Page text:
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The effect of continuous veno-venous haemofiltration on PiCCO® haemodynamic parameters

Introduction

It is known that measurement of the intrathoracic blood volume (ITBV) is a more accurate estimate of cardiac preload than pressure measurements using central venous or pulmonary artery occlusion pressures. There is evidence to suggest that therapy to reduce extravascular lung water may improve outcome in the critically ill patient. The PiCCO® monitoring system (Pulsion Medical Systems, Munich, Germany) provides an estimate of the ITBV, extravascular lung water (EVLW) and cardiac output (CO) via a thermodilution system. We hypothesised that the use of continuous veno-venous haemofiltration (CVVH) during these measurements could affect the PiCCO® system and give inaccurate results.

Methods

Twenty-six patients (aged 20–81 years) were studied. Patients were hypotensive, required haemodynamic monitoring and were receiving CVVH for either renal failure or sepsis. Three measurements of CO, ITBV and EVLW were recorded on and off CVVH. The measurements were indexed for body surface area and the mean of each set of three values recorded. Data were normally distributed and analysed by paired t tests.

Results

Results are presented in Table 1 and expressed as the mean and 95% confidence intervals. There was no correlation between CVVH pump speed, fluid exchange rate or use of inotropes and pressors and the changes in cardiovascular parameters on and off CVVH.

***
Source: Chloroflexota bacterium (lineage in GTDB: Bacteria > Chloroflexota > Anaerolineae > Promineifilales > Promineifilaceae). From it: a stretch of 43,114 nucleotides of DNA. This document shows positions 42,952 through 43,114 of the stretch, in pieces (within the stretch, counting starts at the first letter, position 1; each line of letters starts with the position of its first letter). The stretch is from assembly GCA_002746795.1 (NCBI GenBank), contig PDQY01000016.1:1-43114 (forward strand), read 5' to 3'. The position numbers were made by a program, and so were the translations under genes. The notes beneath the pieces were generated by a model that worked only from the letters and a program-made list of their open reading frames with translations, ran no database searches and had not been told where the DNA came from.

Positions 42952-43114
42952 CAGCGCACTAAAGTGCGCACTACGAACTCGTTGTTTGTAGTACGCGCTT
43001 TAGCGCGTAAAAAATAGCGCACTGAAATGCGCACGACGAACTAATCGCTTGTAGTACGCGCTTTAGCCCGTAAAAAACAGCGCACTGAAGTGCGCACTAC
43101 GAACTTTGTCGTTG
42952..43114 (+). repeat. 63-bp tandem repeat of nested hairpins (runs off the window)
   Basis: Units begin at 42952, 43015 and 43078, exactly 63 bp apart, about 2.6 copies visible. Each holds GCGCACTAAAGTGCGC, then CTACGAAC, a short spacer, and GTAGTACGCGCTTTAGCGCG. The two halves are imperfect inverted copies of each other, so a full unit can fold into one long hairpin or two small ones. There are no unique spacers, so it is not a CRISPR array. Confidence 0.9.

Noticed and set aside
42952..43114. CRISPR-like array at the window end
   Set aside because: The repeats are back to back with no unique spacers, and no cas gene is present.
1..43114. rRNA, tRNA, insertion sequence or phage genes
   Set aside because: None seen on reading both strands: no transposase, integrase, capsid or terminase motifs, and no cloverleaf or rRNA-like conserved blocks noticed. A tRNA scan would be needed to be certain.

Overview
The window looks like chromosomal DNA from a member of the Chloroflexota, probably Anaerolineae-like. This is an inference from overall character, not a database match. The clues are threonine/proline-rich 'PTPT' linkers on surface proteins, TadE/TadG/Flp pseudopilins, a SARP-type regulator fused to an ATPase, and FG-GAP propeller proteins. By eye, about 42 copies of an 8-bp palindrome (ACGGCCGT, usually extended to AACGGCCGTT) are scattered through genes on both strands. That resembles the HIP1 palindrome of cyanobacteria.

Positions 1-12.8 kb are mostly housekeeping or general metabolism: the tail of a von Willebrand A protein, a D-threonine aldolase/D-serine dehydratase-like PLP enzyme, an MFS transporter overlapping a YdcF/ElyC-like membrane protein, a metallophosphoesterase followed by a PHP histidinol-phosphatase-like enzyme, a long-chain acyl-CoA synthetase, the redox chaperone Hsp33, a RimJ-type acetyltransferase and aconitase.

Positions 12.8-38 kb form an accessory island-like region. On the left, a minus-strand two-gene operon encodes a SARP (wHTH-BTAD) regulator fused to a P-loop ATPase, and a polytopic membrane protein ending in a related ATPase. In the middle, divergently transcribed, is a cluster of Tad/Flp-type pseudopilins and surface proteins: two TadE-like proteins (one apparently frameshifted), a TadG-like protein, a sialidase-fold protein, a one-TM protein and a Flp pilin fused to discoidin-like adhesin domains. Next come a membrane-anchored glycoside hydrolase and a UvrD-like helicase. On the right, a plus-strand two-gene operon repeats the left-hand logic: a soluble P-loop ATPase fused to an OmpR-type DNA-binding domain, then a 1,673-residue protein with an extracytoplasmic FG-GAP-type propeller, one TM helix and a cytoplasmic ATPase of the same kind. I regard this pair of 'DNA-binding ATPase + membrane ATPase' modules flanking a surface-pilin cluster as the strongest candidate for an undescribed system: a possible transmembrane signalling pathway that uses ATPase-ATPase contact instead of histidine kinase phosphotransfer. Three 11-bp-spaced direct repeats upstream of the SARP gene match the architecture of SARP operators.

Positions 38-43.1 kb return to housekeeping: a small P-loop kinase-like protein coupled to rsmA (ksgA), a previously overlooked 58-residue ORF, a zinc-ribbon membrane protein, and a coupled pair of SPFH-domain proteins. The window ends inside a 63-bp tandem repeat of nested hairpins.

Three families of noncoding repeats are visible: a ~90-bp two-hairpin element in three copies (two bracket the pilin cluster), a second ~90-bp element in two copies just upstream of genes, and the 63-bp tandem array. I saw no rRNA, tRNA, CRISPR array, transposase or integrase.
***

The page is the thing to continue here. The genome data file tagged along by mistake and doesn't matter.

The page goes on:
Table 1 (abstract P65)

Conclusions

Performing PiCCO® measurements with CVVH running underestimates CO, underestimates ITBV and overestimates EVLW. These measurement errors could result in wrong therapeutic decisions in the management of shocked patients. PiCCO® measurements should be made with CVVH temporarily switched.

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Mason, N., Froude, A., Holst, B. et al. The effect of continuous veno-venous haemofiltration on PiCCO® haemodynamic parameters. Crit Care 9, P65 (2005). https://doi.org/10.1186/cc3128

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Keywords

  • Exchange Rate
  • Cardiac Output
  • Body Surface Area
  • Artery Occlusion
  • Occlusion Pressure